Tuesday, August 25, 2009

Portland Home Values: Case-Shiller June Numbers

The June Case-Shiller numbers are in and the news is good for Portland: a healthy jump in home values from the month before. No one should get too excited, we are still well down from the peak, the numbers could reflect simply a seasonal bump, and there are still many out there who predict housing prices will continue to fall especially due to the rising foreclosures arising form unemployment. Nonetheless, it is another indication that we are, hopefully, nearing the bottom of the recession. It is also an indication that efforts on the part of the Fed and the Obama administration to stir a little life into the housing market has worked. Mortgage rates are exceptionally low and it appears that many are choosing this opportunity to become first-time homebuyers. All in all, I expect that the erosion in home values is essentially over, we may see a little more in the fall and winter, but nothing too substantial, but it will be a few years before any really healthy appreciation happens again.

The above graph charts the raw numbers and this graph below shows the year over year percentage change in home values for Portland, Seattle and the 20 city composite.


Oh, and by the way, apropos of the previous post, the stabilization in the housing market should help stabilize the MBS market, perhaps restoring the market for those 'toxic assets.' Maybe the Fed was right after-all...

2 comments:

nixzusehen said...

You also forgot the effect of the tax credit, which expires Dec 1. As much as I love the Case-Shiller numbers, they don't tell the whole story.

Prices at the higher end and for condos in the Portland area still have a long way to fall - especially condos - there are enormous gluts of condos already, and more scheduled to come online soon. Apartment prices continue to fall (and according the PSU Center for Real Estate, will continue to do so well into 2010), which would be a further indication that house prices are out of whack.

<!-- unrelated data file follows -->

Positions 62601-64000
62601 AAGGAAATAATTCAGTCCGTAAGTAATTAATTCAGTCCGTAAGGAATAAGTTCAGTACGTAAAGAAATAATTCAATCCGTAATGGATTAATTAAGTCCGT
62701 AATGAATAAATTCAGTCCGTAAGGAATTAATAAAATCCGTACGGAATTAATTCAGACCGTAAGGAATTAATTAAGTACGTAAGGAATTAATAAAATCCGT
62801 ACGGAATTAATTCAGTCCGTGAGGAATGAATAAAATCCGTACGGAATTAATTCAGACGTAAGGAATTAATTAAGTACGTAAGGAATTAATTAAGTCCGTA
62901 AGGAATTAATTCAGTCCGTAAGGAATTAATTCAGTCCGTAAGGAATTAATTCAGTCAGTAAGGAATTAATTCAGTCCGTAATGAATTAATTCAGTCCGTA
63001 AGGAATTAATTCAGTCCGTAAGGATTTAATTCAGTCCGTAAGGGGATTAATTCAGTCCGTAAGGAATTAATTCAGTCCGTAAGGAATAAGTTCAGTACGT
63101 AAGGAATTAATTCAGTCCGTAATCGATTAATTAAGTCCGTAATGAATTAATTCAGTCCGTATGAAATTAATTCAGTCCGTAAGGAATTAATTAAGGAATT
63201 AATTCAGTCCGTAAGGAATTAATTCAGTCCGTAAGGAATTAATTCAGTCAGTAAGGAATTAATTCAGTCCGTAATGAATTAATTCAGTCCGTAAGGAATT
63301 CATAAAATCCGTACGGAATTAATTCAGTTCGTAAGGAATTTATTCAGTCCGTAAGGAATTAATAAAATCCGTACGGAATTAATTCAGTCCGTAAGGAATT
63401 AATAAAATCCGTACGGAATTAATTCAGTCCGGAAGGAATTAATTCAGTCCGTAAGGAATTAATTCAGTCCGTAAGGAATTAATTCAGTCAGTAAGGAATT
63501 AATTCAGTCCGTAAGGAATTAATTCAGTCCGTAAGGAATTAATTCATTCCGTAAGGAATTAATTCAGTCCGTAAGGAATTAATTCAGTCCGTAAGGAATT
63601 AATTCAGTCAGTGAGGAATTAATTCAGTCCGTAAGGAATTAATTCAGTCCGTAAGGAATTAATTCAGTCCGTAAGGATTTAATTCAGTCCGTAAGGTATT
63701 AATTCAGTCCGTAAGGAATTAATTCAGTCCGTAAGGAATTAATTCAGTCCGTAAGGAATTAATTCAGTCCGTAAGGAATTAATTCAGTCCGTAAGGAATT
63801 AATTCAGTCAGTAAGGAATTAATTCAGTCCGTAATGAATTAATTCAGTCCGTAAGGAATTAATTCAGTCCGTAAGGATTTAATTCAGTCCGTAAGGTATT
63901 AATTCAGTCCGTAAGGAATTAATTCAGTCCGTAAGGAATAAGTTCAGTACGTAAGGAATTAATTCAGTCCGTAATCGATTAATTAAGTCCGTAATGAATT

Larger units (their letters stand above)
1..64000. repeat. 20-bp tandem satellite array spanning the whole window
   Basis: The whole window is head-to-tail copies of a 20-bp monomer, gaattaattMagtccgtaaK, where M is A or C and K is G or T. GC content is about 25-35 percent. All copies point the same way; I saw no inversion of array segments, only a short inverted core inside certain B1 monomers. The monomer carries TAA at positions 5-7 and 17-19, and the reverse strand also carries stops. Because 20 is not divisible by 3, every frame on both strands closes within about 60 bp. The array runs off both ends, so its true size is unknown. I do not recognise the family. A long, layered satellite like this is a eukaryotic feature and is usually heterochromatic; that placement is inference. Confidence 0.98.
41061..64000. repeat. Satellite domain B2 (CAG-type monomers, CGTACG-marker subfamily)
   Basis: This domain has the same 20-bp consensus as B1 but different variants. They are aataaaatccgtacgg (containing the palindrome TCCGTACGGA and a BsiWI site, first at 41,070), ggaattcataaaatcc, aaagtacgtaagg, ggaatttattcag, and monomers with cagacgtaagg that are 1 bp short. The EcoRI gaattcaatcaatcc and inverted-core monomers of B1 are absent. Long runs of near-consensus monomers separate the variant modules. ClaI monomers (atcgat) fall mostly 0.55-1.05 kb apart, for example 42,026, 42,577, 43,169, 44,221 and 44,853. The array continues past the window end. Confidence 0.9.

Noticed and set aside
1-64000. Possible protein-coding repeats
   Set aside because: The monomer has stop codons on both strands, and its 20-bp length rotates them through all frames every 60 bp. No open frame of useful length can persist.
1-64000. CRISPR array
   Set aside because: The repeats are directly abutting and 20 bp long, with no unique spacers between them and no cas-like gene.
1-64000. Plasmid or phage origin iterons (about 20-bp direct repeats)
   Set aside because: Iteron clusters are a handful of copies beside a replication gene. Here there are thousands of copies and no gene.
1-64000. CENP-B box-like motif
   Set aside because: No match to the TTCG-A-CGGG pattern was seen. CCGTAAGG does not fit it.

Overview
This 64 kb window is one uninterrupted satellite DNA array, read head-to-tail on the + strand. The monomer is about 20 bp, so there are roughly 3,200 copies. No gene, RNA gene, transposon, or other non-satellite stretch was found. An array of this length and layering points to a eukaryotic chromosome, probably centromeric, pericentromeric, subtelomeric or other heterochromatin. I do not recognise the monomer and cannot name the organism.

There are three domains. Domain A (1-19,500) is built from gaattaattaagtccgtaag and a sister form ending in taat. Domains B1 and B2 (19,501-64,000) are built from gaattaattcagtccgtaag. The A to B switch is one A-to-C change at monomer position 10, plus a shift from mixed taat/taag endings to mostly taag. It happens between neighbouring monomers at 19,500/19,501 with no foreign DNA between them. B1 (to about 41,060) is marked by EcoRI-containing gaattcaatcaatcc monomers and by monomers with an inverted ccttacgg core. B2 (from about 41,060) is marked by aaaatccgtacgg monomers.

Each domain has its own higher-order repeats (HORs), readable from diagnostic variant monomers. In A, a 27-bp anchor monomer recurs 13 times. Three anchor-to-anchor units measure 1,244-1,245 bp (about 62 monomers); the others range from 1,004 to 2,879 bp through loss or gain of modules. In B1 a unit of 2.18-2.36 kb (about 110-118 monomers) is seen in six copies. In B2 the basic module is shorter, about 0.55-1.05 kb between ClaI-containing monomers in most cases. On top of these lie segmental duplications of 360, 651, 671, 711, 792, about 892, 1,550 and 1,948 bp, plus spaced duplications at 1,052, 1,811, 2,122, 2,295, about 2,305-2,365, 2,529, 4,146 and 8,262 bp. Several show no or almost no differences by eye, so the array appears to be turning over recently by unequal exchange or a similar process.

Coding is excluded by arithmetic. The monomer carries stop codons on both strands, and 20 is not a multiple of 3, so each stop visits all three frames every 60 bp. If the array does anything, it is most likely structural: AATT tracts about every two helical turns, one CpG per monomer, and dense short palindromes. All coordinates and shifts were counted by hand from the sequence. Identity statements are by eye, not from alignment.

It's also interesting to compare median incomes with median house prices. Median income has been nearly flat - $41,278 (1999) vs $46,811 (2007) in Multnomah County (non-adjusted dollars), while the Case-Shiller index has gone up 46% (also non-adjusted) since the end of 1999 and the most recent numbers.

Now, there may be an argument to be made that housing was cheap in Portland relative to incomes in 2000, but I don't think it is enough to account for that gap, and with the recession and a local unemployment rate around 10%... it just seems hard to imagine that this bump is sustainable in the long run.

Gprofessionals said...

It is clear from the graph that home prices after being reached the ground started to bounce once again. It is the same time when the home prices were up by few points just for several days. And immediately after that prices followed the same path toward.
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